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Cookery schools can help the UK fight food poverty

Where has this week gone, already? So here we are with our final instalment and summary, considering how cookery courses could get actively involved in the fight against food waste and food poverty in the UK and actively contribute towards food recycling.

So, here are the facts that have led me to my conclusion for the three posts so far this week.

• Looking to Cook is hosting an annual cookery school competition to find the best courses & school across the UK and Eire.
• Cookery schools would have a lot more students if the price was a little more affordable, the cost of the food itself being a major contributory factor.
• Around 4,000,000 people are living in food poverty in the UK
• 6,000,000 tons of edible food is discarded at supply/retail outlets
• There are a million young people aged 16-25 out of work
• Thousands of young people leave home not knowing how to cook
Locanda Locatelli has already paved the way, showing that there is no stigma attached to renowned, Michelin-rated even, cookery schools reaching out to further the FoodCycle cause
• Other organisations, like FoodAware, are already making in-roads with suppliers and rousing their own volunteer network across the UK and Ireland

So, come on cookery awards – let’s see a category for ‘best use of waste food’ added to next year’s event.

Ideally, the way forward would be to create a menu, even a set syllabus, utilising the basic food stuffs that get thrown away on a daily basis. Now, we appreciate that you cannot make demands on what supermarkets discard – if they knew what was going to be surplus in advance, they wouldn’t order that volume in the first place, would they? Unless, of course, there were price-breaks involved based on volume, whereby ordering x amount entitled you to price a, but ordering y amount entitled them to a cheaper price b. But even then, the likelihood is they would order what their forecast tells them they ought.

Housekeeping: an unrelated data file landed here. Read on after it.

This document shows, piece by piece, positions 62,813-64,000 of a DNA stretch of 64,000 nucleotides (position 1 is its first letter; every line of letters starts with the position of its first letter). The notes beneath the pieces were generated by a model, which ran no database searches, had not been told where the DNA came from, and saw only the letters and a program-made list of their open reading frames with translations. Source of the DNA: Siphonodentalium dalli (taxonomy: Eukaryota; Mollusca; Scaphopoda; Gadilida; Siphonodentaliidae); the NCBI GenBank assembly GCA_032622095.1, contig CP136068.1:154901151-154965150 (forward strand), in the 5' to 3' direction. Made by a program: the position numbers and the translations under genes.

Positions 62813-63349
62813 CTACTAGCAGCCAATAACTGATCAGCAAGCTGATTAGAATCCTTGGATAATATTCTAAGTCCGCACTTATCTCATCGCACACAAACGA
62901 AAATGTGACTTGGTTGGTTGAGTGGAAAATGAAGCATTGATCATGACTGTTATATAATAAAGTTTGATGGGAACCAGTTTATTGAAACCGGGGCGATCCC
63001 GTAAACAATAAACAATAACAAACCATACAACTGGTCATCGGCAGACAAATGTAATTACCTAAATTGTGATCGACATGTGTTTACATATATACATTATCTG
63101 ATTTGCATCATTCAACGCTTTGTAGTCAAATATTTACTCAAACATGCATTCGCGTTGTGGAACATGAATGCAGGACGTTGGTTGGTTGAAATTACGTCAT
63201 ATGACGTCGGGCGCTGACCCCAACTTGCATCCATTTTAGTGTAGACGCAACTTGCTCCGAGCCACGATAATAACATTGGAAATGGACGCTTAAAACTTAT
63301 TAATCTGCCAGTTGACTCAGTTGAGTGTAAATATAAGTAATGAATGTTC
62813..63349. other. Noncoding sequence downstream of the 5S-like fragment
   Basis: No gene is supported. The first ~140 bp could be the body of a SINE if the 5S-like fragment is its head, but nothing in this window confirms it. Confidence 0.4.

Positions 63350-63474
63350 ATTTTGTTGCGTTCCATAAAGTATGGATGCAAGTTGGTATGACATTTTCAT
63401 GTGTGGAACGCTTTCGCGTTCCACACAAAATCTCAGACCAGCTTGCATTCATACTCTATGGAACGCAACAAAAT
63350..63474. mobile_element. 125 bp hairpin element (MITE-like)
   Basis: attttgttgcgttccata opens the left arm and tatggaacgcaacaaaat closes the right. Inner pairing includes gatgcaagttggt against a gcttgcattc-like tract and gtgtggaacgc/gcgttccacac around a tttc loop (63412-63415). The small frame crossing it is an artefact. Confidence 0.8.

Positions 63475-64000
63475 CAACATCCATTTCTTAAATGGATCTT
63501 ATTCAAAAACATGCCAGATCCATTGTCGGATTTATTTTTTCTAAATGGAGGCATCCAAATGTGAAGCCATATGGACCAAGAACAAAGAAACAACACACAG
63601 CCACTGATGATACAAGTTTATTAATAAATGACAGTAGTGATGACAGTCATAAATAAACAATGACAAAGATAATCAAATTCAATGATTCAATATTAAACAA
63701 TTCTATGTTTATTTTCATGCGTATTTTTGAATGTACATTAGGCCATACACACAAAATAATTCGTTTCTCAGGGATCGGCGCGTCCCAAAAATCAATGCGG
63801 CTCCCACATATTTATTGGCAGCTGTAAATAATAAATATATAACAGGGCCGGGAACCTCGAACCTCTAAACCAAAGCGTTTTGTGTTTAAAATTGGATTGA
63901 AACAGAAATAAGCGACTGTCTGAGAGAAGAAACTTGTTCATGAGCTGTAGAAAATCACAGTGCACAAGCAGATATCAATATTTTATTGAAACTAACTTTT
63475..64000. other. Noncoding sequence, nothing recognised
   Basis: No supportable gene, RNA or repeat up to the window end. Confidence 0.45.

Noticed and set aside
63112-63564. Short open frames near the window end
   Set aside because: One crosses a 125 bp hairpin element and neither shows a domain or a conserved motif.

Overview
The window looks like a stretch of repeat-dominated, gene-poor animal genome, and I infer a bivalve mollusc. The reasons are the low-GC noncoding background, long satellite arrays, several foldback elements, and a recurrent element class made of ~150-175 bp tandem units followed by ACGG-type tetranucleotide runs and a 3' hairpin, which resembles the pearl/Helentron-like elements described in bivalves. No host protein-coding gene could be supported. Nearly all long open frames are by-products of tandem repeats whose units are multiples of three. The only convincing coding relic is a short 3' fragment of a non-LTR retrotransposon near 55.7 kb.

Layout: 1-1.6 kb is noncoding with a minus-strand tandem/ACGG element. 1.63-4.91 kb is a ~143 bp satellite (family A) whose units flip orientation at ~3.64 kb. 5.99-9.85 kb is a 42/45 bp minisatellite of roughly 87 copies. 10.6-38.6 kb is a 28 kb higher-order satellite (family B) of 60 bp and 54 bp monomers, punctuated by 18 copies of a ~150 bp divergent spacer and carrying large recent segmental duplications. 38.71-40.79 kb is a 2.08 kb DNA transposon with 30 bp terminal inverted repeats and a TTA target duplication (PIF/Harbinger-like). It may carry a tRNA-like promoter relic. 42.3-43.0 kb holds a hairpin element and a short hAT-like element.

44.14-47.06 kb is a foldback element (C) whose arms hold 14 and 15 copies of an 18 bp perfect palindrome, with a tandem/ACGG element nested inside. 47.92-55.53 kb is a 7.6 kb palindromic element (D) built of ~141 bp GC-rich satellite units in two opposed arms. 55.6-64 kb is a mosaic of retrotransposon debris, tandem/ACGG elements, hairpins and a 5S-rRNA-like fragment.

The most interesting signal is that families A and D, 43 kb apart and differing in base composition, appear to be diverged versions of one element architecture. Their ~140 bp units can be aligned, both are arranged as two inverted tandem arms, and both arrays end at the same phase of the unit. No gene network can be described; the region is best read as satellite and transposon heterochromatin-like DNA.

With FoodCycle, every group has a designated manager to oversee operations; to format any type of menu, it is critical that those managers keep a log of the type of food stuffs that go into their menus, where it comes from and what recipes it is used in once it arrives at the community centres.

With the existing links that Food Aware has, they may even already have access to this information; more about that organisation, tomorrow.

Once that has been collated, cookery courses could offer their services, whether it be a selection of chefs or kitchen space once a week to further their cause, even adding their own ‘brand’ into the recipes. What an opportunity for free advertising!

Imagine, for instance, FoodCycle groups expanding their network to Scotland’s second city, where food poverty and associated disease is rife amongst the poorer communities in Glasgow’s suburbs. Then Nick Nairn Cook School (details on our cookerycourses.co.uk home page), which has premises in both Port of Menteith between Glasgow and Edinburgh and further north in the harder to reach communities in Aberdeen reaching out, offering their services:

FoodCycle Glasgow, supported by Nick Nairn Cook School

How cool would that be? Okay, that is perhaps the idealistic and simplistic view and it would take a lot of co-operation to make this Utopia a reality. But if just one cookery school accepts the gauntlet, similar to how Locanda Locatelli has already shown us the way, that would be a huge step in the right direction.